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Jiri Schneider

Prague, Czech Republic
2002 - 2006 IPF Fellow

Jiri Schneider, a founder of the Prague Security Studies Institute, promotes open policymaking in the Czech Republic.

Promoting think tank development in transition contexts.

Jiri Schneider's IPF fellowship investigating new think tank developments assisted his move from the Czech Foreign Ministry to help establish the Prague Security Studies Institute (PSSI), an independent think tank. Further information about his project is available on his personal website, as well as a recent article "Muslim Minorities and Czech Society" in the IPF book Islam and Tolerance in Wider Europe available at http://www.policy.hu/policyperspectives.


Affiliation: Former Ambassador of the Czech Republic in Israel; Political Director the Czech Foreign Ministry
e-mail: schneider@policy.hu
website: http://www.policy.hu/schneider/

Fellow projects

2005 - 2006: Effective think tanks and transparent lobbying
The objectives of the project are toincrease academic and public interest in role of think tanks and lobbying in the policy process in the Czech Republic and Central and Eastern Europe; create an alliance of watchdog programs advocating for increased transparency in the mediation of interests through setting legal rules or informal codes in lobbying benchmarked on existing models in the US and the EU; to build a strategic partnership with important donors to help guide corporate philanthropy into policy-related research in the Czech Republic; and write research and policy study with policy recommendations for relevant policymakers and think tanks.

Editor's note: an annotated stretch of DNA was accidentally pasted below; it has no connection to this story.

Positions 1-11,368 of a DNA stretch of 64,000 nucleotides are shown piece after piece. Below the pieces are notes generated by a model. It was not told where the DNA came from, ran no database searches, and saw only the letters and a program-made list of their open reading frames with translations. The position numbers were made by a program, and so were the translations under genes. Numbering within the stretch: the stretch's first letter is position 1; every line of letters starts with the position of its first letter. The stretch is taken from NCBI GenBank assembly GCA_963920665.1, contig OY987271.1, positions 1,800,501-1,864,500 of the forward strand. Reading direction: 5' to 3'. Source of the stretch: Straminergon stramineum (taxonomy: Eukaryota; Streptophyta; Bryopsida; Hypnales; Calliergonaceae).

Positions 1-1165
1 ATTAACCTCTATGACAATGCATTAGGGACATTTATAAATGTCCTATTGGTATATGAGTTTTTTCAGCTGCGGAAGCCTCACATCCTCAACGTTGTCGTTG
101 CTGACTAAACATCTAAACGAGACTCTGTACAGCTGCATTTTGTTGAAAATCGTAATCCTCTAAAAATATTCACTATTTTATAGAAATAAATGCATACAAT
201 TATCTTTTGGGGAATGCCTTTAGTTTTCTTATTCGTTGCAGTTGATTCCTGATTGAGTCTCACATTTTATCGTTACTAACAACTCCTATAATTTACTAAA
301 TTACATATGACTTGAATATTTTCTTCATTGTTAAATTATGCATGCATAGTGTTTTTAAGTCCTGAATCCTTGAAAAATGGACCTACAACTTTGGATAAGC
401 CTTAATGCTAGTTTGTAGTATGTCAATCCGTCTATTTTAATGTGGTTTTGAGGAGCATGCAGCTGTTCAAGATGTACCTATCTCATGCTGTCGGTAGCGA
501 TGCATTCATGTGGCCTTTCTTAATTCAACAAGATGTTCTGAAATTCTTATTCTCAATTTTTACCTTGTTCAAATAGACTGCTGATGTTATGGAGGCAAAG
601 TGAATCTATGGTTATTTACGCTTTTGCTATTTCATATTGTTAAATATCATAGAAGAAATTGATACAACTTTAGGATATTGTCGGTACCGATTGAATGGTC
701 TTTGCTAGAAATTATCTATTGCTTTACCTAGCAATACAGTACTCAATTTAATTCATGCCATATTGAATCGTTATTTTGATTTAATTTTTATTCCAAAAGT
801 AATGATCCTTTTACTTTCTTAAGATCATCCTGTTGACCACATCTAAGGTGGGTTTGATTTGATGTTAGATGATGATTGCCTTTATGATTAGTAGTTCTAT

Working groups: Policymaking in Transition, Policy Networks and Administrative Reform
Relevant countries: Czech Republic


2002 - 2003: The role of expert and advocacy bodies in the policymaking processes of Central European societies in transition
The objectives of this project are to analyze existing formal networks in policymaking processes in the Czech Republic, Hungary, Poland and the Slovak Republic as well as informal networks (e.g. the Institutes of Public Affairs in Warsaw and Bratislava, NISPAcee in Bratislava, CEU in Budapest, non-governmental organizations); assess the relevance and impact of these networks and mechanisms in different areas of public policy; create a model for influential policy analysis and advice; prepare the groundwork for a private think tank to be established; and write a research and policy paper on the above-mentioned aspects of the public policy process to be presented to decision- and opinion-makers (politicians, members of parliament, political representatives on the regional level, journalists, the media) primarily in the Czech Republic but also in Poland, Hungary, and Slovakia.

Working groups: Comparative Studies, Policy Networks and Administrative Reform
Relevant countries: Czech Republic, Hungary, Poland, Slovakia


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